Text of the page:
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Sohn v. Lopatcong Township Zoning Board of Adjustment

March 25, 2009

TIMOTHY SOHN AND ZONE INDUSTRIAL PARK, LLC, PLAINTIFFS-APPELLANTS,
v.
LOPATCONG TOWNSHIP ZONING BOARD OF ADJUSTMENT AND GC LANDMARKS, LLC, DEFENDANTS-RESPONDENTS.



On appeal from the Superior Court of New Jersey, Law Division, Warren County, Docket No. L-410-07.

Per curiam.

NOT FOR PUBLICATION WITHOUT THE APPROVAL OF THE APPELLATE DIVISION

Submitted January 12, 2009

Before Judges Carchman and R. B. Coleman.

Plaintiffs Timothy Sohn (Sohn) and Zone Industrial Park, LLC (ZIP) appeal from a judgment of the Law Division affirming defendant Lopatcong Township Zoning Board of Adjustment's (the Board) bulk variance and subdivision approvals to create two residential lots on property owned by defendant GC Landmarks, LLC. (GC)*fn1 . We affirm.

These are the relevant facts that emerged in the proceedings before the Board and in the Law Division. GC is the owner of vacant land consisting of a 5.846 acre parcel (the PQ) located in the Research Office and Manufacturing (ROM) Zone in Lopatcong Township. The PQ is bounded to the south and west by the R-3/2 Residential Zone, which contains eight residences. To the north and east, the PQ is bounded by other portions of the ROM zone, including the 8.9 acre ZIP property abutting the PQ immediately to its east.

The ROM zone permits industrial-type uses on lots requiring a minimum lot size of twenty acres, with a minimum width of 400 feet, front and rear yards of 100 feet each, and side yards of seventy-five feet each. The abutting R-3/2 zone "permits single-family detached dwellings only as part of a cluster development," and requires that each lot consist of a minimum of two acres with at least 50% set aside as open space, a minimum width of 175 feet, a front yard of fifty feet, a rear yard of eighty feet, and side yards of fifty feet each.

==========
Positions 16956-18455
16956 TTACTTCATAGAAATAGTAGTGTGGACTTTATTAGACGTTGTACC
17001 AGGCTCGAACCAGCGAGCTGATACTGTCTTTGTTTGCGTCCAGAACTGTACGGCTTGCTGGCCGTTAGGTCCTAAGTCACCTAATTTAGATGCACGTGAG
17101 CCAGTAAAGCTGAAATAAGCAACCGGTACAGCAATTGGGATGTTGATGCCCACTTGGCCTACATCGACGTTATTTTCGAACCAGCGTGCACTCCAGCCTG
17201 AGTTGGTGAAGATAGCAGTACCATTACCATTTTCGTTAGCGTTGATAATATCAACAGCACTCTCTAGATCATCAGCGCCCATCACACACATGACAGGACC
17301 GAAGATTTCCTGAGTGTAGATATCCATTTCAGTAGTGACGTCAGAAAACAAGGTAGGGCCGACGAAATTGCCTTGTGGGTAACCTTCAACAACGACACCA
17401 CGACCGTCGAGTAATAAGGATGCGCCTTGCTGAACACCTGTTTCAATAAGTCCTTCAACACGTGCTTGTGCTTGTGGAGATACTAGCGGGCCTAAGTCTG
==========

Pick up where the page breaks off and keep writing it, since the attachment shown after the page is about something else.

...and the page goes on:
GC applied for a use variance to permit the construction of three residences in the ROM zone. On October 12, 2005, the Board held a hearing to consider GC's application and granted the use variance but limited a future subdivision application for construction to two residences only. In its November 9, 2005 resolution memorializing its approval, the Board noted that whether the PQ could accommodate two separate residential lots would be determined following submission, review and consideration of engineering plans and alternative designs.

On May 10, 2006, GC again appeared before the Board, seeking approval: 1) to subdivide the PQ into two residential lots, and 2) to secure the necessary bulk variances. GC proposed to subdivide the PQ into two lots, one with an area of 2.714 acres, and the other 2.924 acres. Each lot would be approximately 150 feet wide, with the smaller lot having a 173-foot front yard, 542-foot rear yard, and combined side yards of ninety feet, and the larger lot having a 167-foot front yard, 603-foot rear yard, and combined side yards of eighty-five feet.

A conservation easement was proposed for the rear portion of each lot, covering a total of 2.929 acres, or 52% of the PQ.

Sohn, who did not object to the initial use variance, appeared at the May 10 hearing to object to both the density of use of the PQ and its subdivision. He noted that his industrial park, ZIP, located immediately to the east of the PQ, houses various types of companies, including two bus companies, an obedience school, a garbage company, a computer company, two car repair companies, a bus repair company, four race car drivers, heavy equipment, an awning company, a trucking company and a meat delivery company. Along the properties' shared border, the County maintains approximately forty-eight diesel buses. Sohn stated that between 200-250 vehicles pass through the industrial park seven days per week from about 2 a.m. until midnight. In the event of snow, he provides 24-hour snow removal.